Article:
By Sandra Witzel, head of marketing at SkedGo
Mobility as a Service (MaaS) is a hot topic these days, particularly with the monumental changes that are happening within the transport sector.
The rise of electric cars, micromobility such as e-scooters, ride sharing and active travel are all part of a shift to greener modes of transport.
Statistics show a shift is desperately needed. The Office of National Statistics highlighted that road traffic has increased in Britain by nearly a third since 1990, with a six per cent increase in greenhouse gas emissions from road transport.
So what is MaaS and how can it help? At its simplest, it’s a way of aggregating all available transport modes so individuals can plan, pay and manage every leg of their journey.
Part of the appeal is that MaaS apps can alert users to problems with their journey, reroute and display personalised options – including the ability to reduce carbon emissions from the travel choices they make.
MaaS can link up active travel such as walking and cycling with other forms of mobility like public transport, micromobility and ride hailing.
Travellers have the incentive to continue to use MaaS because it delivers results based on their personal preference, for example choosing to be more environmentally friendly. Advanced MaaS solutions, like SkedGo’s platform, already display carbon emissions per trip and allow the prioritisation of low carbon trips.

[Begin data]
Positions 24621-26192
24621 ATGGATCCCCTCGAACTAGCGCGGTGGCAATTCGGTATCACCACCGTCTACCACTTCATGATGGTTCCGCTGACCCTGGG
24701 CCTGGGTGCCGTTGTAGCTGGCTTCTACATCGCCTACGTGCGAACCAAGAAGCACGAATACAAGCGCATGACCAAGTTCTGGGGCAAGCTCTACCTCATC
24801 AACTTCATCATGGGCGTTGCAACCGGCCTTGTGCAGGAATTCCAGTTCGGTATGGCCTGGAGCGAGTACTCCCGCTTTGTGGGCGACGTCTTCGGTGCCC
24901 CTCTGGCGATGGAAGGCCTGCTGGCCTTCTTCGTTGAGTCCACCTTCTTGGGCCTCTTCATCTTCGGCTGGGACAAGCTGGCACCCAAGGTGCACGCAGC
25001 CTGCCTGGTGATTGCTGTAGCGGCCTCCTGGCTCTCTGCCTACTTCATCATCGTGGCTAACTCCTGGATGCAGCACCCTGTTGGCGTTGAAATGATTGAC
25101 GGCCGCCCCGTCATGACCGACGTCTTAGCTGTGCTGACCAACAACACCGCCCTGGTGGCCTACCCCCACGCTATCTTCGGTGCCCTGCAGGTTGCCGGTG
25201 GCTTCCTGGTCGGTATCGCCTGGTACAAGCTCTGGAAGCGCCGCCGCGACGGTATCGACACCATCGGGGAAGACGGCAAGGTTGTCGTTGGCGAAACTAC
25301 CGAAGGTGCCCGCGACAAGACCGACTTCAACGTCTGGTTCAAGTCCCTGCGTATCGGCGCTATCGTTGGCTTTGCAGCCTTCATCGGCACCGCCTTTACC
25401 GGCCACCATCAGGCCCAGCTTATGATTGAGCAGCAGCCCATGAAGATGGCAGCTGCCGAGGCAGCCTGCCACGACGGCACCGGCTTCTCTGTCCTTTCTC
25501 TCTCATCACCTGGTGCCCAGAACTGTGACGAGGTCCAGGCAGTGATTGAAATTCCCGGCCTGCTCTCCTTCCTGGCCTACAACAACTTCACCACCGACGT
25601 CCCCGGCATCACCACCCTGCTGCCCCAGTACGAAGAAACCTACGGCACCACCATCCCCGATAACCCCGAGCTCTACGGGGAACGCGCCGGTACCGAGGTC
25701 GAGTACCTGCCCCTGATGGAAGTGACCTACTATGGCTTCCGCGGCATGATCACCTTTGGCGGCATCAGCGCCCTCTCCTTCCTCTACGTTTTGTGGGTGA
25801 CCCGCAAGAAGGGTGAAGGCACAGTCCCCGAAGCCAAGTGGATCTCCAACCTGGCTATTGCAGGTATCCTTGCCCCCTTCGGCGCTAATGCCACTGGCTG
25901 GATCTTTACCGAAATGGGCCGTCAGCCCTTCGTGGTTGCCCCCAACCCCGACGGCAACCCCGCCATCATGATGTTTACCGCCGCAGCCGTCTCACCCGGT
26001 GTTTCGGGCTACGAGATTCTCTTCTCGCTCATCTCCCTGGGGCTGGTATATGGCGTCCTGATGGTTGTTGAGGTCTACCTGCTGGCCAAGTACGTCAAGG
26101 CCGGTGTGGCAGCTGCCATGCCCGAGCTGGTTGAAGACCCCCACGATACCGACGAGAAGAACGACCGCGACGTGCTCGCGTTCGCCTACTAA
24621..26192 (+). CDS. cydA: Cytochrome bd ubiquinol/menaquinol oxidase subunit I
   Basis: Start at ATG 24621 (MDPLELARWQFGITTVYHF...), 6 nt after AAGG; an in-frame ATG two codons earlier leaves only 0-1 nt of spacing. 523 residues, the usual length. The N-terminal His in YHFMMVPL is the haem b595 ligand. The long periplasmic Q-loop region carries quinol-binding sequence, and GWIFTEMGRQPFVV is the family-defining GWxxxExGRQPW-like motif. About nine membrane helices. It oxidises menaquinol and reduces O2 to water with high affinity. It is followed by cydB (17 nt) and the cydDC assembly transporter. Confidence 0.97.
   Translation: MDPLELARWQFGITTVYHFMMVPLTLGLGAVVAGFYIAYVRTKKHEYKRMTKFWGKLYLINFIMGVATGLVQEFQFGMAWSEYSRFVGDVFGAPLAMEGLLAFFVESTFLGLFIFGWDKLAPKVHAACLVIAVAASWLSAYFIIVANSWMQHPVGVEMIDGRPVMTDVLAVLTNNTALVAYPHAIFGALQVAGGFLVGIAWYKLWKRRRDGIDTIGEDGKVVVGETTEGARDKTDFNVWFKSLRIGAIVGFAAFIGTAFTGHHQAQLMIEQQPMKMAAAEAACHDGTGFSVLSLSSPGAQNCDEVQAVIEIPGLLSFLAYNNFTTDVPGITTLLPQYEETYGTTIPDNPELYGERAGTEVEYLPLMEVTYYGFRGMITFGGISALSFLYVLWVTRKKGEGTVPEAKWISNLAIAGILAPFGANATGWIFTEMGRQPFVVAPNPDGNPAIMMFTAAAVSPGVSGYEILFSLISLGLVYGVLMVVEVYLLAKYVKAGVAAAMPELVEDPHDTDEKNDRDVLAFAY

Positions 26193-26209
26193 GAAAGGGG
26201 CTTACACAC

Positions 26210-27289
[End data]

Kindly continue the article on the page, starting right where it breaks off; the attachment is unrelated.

It’s not only individuals who benefit. Businesses can use MaaS as part of their corporate social responsibility (CSR) policy.
If an organisation can change employee commuting behaviour, they could significantly reduce carbon. Instead of a single-vehicle commute, someone may look at the various suitable trip chain options and either share their transport or leave the car at home.
Over time, tracking carbon reduction can be very motivating, encouraging individuals to keep up the momentum. From a business perspective, it also adds credibility to CSR efforts, not to mention cost reduction. This could mean fewer company cars and parking spaces – space that could be re-utilised for other purposes.
Governments are keen to support MaaS too, particularly to ensure it aligns with public policy goals. Nordic countries like Finland have been at the forefront of this movement, adopting new legislation to enable MaaS.
Rightly so, given the aim is to get people out of their cars and towards more sustainable travel options.
As a result, MaaS could be part of the solution to help governments move closer to their carbon reduction targets, while also helping to create a better travel experience overall thanks to the greater integration of transport and payment options.
There are still barriers we need to overcome, including the increased need to share data, regulation to protect users and discourage monopolistic behaviour, whilst still encouraging innovation. But if approached intelligently, not only could MaaS be good for transport users, it will prove good for the planet too.